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Love, Toil, and Health Insurance: Why American Husbands Retire When They Do

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  • Joshua Congdon-Hohman

    () (Department of Economics, College of the Holy Cross)

Abstract

The provision of health insurance has previously been shown to be an important determinant of retirement timing among older Americans, but the existing literature has largely ignored some aspects of the inter-spousal dependence of health insurance benefits. Specifically, the literature examines only how retirement may affect the health insurance available to the potential retiree but not how it might affect a spouse's options. Using data from the Health and Retirement Study, I find that the impact a husband's retirement might have on a wife's health insurance options has a statistically significant impact on a husband's rate of retirement that is independent of considerations of his own health insurance options. In households where the wife is the only one at risk of losing affordable health insurance if the husband retires, the husband is 30 percent less likely to retire than if neither spouse is at risk (a five percentage point decrease in the retirement rate). Based on these findings, prior research is missing one avenue that changes to the Medicare eligibility age and health insurance policy changes through the Affordable Care Act might impact the labor supply of older workers.

Suggested Citation

  • Joshua Congdon-Hohman, 2013. "Love, Toil, and Health Insurance: Why American Husbands Retire When They Do," Working Papers 1115, College of the Holy Cross, Department of Economics.
  • Handle: RePEc:hcx:wpaper:1115
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    File URL: http://web.holycross.edu/RePEc/hcx/HC1115-Congdon_HealthInsurance.pdf
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    References listed on IDEAS

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    1. Eric French & John Bailey Jones, 2011. "The Effects of Health Insurance and Self‐Insurance on Retirement Behavior," Econometrica, Econometric Society, vol. 79(3), pages 693-732, May.
    2. Paul A. Samuelson, 1956. "Social Indifference Curves," The Quarterly Journal of Economics, Oxford University Press, vol. 70(1), pages 1-22.
    3. Erin Strumpf, 2010. "Employer-sponsored health insurance for early retirees: impacts on retirement, health, and health care," International Journal of Health Economics and Management, Springer, vol. 10(2), pages 105-147, June.
    4. John Rust & Christopher Phelan, 1997. "How Social Security and Medicare Affect Retirement Behavior in a World of Incomplete Markets," Econometrica, Econometric Society, vol. 65(4), pages 781-832, July.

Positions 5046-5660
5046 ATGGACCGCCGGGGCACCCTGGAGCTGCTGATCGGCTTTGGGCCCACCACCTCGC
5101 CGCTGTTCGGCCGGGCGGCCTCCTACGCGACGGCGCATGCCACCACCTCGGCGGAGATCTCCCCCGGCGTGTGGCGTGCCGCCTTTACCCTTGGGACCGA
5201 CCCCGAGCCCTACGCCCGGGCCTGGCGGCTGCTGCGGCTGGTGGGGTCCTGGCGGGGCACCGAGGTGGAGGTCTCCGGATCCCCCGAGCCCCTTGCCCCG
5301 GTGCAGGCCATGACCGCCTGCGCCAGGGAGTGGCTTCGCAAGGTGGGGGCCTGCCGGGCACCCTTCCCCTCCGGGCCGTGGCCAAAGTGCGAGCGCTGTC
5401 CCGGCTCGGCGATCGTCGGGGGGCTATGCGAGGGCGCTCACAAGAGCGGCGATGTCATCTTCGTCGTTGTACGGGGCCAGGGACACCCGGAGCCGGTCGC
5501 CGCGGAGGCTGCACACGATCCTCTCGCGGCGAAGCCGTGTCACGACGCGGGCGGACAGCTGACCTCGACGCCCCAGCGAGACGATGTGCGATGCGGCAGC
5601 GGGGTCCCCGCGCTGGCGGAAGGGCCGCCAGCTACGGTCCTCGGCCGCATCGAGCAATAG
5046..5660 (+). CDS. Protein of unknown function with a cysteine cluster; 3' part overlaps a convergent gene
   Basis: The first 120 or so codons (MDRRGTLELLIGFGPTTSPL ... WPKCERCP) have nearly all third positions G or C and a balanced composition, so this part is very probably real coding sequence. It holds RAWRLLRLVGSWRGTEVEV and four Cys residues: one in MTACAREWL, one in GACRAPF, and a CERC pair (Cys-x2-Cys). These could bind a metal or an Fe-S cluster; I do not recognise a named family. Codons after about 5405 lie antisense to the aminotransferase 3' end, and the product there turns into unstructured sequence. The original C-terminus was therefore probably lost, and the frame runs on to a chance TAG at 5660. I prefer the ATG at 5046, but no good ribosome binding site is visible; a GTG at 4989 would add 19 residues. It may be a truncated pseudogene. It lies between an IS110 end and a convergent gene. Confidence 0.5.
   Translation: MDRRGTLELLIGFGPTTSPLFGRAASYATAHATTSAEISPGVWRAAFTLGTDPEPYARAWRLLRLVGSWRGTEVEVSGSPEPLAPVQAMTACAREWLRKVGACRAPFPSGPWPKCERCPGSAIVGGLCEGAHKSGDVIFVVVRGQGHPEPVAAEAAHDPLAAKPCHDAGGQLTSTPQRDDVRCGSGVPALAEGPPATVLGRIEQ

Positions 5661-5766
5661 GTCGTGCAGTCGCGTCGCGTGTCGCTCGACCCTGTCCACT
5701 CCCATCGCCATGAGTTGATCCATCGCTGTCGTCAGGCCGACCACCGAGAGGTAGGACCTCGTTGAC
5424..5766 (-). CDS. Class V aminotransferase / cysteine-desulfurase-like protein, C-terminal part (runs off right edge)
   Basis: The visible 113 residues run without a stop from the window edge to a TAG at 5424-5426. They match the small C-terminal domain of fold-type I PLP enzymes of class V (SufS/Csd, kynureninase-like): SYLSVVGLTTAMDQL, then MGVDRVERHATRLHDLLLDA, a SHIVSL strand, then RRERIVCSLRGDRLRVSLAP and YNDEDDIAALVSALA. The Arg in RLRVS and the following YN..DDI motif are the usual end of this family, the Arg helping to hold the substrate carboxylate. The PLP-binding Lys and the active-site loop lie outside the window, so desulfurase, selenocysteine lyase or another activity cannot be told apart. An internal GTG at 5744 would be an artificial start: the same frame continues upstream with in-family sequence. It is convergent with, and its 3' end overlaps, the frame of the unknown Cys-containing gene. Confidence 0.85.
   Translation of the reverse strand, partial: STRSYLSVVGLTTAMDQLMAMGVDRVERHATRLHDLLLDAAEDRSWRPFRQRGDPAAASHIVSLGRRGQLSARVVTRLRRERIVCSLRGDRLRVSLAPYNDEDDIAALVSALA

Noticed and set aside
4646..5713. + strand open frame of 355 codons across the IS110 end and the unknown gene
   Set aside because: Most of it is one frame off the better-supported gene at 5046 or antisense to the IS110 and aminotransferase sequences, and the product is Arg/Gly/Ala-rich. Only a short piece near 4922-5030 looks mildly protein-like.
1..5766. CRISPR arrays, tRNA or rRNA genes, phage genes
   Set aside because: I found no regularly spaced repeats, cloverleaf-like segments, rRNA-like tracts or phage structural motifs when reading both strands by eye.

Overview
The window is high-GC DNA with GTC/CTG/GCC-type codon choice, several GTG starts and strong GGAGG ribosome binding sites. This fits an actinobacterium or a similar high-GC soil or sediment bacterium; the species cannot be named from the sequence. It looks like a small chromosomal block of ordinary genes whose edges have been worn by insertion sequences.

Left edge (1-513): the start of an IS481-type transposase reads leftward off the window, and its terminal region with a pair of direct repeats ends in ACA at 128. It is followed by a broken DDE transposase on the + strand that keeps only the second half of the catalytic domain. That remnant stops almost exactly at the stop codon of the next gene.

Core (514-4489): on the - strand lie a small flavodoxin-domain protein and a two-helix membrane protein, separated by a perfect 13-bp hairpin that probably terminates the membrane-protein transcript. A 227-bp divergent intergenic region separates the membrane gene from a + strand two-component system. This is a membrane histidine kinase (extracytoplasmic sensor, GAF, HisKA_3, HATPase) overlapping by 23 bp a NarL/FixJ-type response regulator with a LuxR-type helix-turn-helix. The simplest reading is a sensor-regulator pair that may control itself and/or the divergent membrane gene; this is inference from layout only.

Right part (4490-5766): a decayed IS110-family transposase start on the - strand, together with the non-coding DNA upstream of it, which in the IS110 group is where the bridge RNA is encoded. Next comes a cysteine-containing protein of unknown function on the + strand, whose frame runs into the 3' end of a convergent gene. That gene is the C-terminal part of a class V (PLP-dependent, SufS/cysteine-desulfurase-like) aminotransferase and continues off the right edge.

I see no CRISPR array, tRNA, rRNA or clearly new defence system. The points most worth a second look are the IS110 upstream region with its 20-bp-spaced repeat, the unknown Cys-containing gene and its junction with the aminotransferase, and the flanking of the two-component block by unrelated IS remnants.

5. Kanika Kapur & Jeannette Rogowski, 2007. "The Role of Health Insurance in Joint Retirement among Married Couples," ILR Review, Cornell University, ILR School, vol. 60(3), pages 397-407, April.
    6. David A. Wise, 2001. "Introduction to "Themes in the Economics of Aging"," NBER Chapters,in: Themes in the Economics of Aging, pages 1-20 National Bureau of Economic Research, Inc.
    7. Joshua Congdon-Hohman, 2006. "The Impact of Health Insurance Availability on Retirement Decision Reversals," Working Papers wp137, University of Michigan, Michigan Retirement Research Center.
    8. Ai, Chunrong & Norton, Edward C., 2003. "Interaction terms in logit and probit models," Economics Letters, Elsevier, vol. 80(1), pages 123-129, July.
    9. Thomas C. Buchmueller & Robert G. Valletta, 1999. "The Effect of Health Insurance on Married Female Labor Supply," Journal of Human Resources, University of Wisconsin Press, vol. 34(1), pages 42-70.
    10. David A. Wise, 2001. "Themes in the Economics of Aging," NBER Books, National Bureau of Economic Research, Inc, number wise01-1.
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    Cited by:

    1. Joshua Congdon-Hohman, 2014. "Retirement Reversals and Health Insurance: the Potential Impact of the Affordable Care Act," Working Papers 1501, College of the Holy Cross, Department of Economics.
    2. James Marton & Stephen A. Woodbury, 2013. "Retiree Health Benefits as Deferred Compensation," Public Finance Review, , vol. 41(1), pages 64-91, January.
    3. Jane G. Gravelle & Sean Lowry, 2016. "The Affordable Care Act, Labor Supply, and Social Welfare," National Tax Journal, National Tax Association, vol. 69(4), pages 863-882, December.

    More about this item

    Keywords

    Retirement; health insurance; household decision-making;

    JEL classification:

    • H55 - Public Economics - - National Government Expenditures and Related Policies - - - Social Security and Public Pensions
    • J26 - Labor and Demographic Economics - - Demand and Supply of Labor - - - Retirement; Retirement Policies
    • J32 - Labor and Demographic Economics - - Wages, Compensation, and Labor Costs - - - Nonwage Labor Costs and Benefits; Retirement Plans; Private Pensions
    • J44 - Labor and Demographic Economics - - Particular Labor Markets - - - Professional Labor Markets and Occupations

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